Jeff Smith, a resident of Pine Cove, is no stranger to fires in these mountains, “We’ve had several fires climb up my ridge over the past month and you stop what you’re doing, your attention goes to your family and that becomes your focus.”
As the cranston fire ripped through the mountain communities he says what he was worried about for years happened in Idyllwild, “We had multiple hydrants that failed during this fire when fire crews tried to hook up to them and could not produce water out of them they were in direct defense of multiple properties.”
He says this could have cost lives, “When your water source fails from a hydrant it poses a serious threat to the safety of those crews and the safety of those homeowners.”
Smith says his years of experience working for a water district tells him hydrants around the town are substandard.
He says pictures he took tell the story: broken hydrants, red tagged hydrants and this one marked it only produces five gallons of water per minute and the majority are orange, “That orange stripe says that it’s a marginal hydrant to provide fire protection, when the fire crews came to hook up they couldn’t even produce the marginal flows, they had to red tag the hydrant and mark it as a failed hydrant.”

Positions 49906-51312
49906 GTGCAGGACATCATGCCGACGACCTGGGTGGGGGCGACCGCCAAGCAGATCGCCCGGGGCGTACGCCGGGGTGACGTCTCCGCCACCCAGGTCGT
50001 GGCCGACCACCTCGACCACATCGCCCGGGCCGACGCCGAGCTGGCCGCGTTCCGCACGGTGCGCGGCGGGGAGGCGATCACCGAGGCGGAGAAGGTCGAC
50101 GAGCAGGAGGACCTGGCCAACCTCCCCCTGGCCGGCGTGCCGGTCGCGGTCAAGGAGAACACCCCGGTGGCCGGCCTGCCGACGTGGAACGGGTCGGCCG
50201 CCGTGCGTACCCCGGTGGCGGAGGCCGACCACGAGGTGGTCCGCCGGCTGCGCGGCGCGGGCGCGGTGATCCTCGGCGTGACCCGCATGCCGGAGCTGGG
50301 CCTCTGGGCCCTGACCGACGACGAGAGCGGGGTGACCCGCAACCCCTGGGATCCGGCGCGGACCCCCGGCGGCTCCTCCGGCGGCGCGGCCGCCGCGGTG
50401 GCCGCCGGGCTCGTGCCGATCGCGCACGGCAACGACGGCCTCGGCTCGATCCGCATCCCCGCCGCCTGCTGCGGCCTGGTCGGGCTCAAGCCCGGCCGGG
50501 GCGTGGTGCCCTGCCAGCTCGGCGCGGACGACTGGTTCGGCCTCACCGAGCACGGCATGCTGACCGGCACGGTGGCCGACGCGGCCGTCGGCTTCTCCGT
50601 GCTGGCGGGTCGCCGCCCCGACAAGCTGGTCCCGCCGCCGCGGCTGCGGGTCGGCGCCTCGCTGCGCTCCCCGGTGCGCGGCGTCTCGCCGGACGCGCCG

Idyllwild Fire department Chief Patrick Reitz says that’s not true, “All of our hydrants operated, all of them operated correctly, all of them operated with the appropriate pressures, there were no issues.”
He says they meet the national standards and have earned a top rating based partly on their hydrant standards, “You’re getting municipal level fire service in a rural mountain environment,” adding they don’t rely on hydrants on wildland fires, “you can’t put enough water on fast enough for those large scale incidents, where they lost structures outside of our fire districts there were no hydrants.”
The Idyllwild Water District says all hydrants had water and were broken when they were being shut off and they’re in the process of upgrading hydrants at a rate of 15 per year and lines and in five years 40 percent of all hydrants will be replaced.
Smith says this can’t come soon enough and all residents who call these mountains home should be concerned. “It is life and death, you cannot outrun the fire … if the fire burns over the top of your road, you have no way out.”